“Does Jarvis know?”
“Oats, peas, beans, and barley grows,
You, nor he, nor nobody knows!”
she laughed. “It’s going to be the most amusing moment of my life when I spring it on the two of you.”
“When is that to be?”
“Curiosity is death to mathematicians,” she warned him, nor could he extract another word from behind the hand she held over her laughing mouth.
“Appointment at three o’clock, Tuesday afternoon,” announced Strong’s wire on Monday morning.
“Hurray!” shouted Bambi, rushing into the kitchen to break the news to Ardelia, since the Professor was not there.
“Noo Yawk, bress yo’! Ain’t dat fine? Yo’ gwine see Mistah Jarvis?”
“Of course I’ll see him.”
“Yo’ can tote him back home, mebbe.”
“I’ll take the early morning train to-morrow.”
“I reckon I’ll fry up some chicken an’ bake some cakes, so yo’ can tote it right along wid yo’.”
“Now, look here, Ardelia. I’m not going to pack any basket along on the train to New York. Jarvis can buy his fried chicken there.”
“He say dey ain’t no cookin’ lak’ dere is in dis town.”
“Well, it will have to do for a little longer. I’ll have my bag and plenty to carry.”
“Yo’ ain’t got no nat’chal feelin’ fo’ dat boy,” Ardelia scolded her.
When the Professor heard the news he evinced a mild surprise.
“Have you any money for this trip? I’m a trifle short, now. The bank notified me yesterday that I was overdrawn.”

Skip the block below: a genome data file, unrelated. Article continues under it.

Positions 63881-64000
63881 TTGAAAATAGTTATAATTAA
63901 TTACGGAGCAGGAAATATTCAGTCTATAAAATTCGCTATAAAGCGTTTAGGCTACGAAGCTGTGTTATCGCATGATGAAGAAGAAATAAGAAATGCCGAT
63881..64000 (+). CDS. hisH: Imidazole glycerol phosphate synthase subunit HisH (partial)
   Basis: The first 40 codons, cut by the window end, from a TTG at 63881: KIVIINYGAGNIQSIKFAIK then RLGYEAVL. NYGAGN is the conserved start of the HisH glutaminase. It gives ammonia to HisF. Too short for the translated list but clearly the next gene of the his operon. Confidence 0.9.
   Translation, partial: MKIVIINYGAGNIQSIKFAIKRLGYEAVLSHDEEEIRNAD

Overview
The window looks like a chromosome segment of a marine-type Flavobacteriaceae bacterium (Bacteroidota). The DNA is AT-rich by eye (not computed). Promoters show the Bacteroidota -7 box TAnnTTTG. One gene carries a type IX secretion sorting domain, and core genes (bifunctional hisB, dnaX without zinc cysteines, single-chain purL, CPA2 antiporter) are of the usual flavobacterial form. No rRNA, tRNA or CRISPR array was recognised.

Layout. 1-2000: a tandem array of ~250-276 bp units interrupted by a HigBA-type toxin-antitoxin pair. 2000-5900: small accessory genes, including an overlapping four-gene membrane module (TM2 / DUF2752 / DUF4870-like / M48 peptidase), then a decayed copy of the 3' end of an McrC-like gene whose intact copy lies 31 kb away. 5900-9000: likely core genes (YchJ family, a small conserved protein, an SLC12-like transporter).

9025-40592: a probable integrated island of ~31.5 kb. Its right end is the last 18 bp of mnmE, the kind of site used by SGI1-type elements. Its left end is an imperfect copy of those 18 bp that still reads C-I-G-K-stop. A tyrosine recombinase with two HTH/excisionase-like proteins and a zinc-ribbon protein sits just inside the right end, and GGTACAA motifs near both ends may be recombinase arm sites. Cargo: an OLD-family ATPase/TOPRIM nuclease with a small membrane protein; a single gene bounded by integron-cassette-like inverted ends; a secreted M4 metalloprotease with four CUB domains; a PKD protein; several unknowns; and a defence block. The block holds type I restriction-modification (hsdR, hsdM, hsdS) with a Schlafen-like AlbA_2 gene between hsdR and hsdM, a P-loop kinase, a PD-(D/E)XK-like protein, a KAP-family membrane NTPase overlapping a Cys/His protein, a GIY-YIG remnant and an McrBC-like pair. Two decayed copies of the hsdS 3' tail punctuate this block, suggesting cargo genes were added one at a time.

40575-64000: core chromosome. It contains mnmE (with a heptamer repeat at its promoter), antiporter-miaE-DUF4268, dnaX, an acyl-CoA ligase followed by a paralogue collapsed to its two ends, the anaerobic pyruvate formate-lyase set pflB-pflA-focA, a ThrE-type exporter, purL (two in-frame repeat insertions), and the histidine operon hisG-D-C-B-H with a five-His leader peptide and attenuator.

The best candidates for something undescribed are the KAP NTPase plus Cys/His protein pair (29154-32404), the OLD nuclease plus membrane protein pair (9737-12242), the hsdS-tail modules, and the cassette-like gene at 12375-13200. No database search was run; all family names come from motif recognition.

“Professor, not again? What is the use of being a mathematician if you are always overdrawn?”
“The trouble is I forget to look at my balance. I just continue to draw until I am notified. You will see Jarvis, of course?”
“You say you have business to attend to in the city?”
“About the secret?”
“Is the moment of disclosure approaching?”
“Well, I wish you the best of luck, my dear.”
“Thanks, Herr Professor.”
She took the early train in high good humour the next morning, clad in her most fetching frock.
“Even a stony-hearted manager could not be impervious to this hat,” was her parting comment to her glass.
She was very undecided as to whether she would go straight to Jarvis’s lodgings and surprise him, or wait until after the interview with Frohman. She finally decided that she could not wait until four o’clock, but that she would give Jarvis no hint of the coming momentous appointment. As she came into the city, she noted the bright, crisp winter day with pleasure—very different from that spring day when she and Jarvis had entered the gates together. But to-day was to-day and she was glad of it.
She took a taxi, with that sense of affluence which attacks one like a germ on entering the City of Spenders. The driver looked at her again as she gave the address. The trim, smart little figure did not look much like the neighbourhood she was headed for. Probably one of these settlement workers, he decided.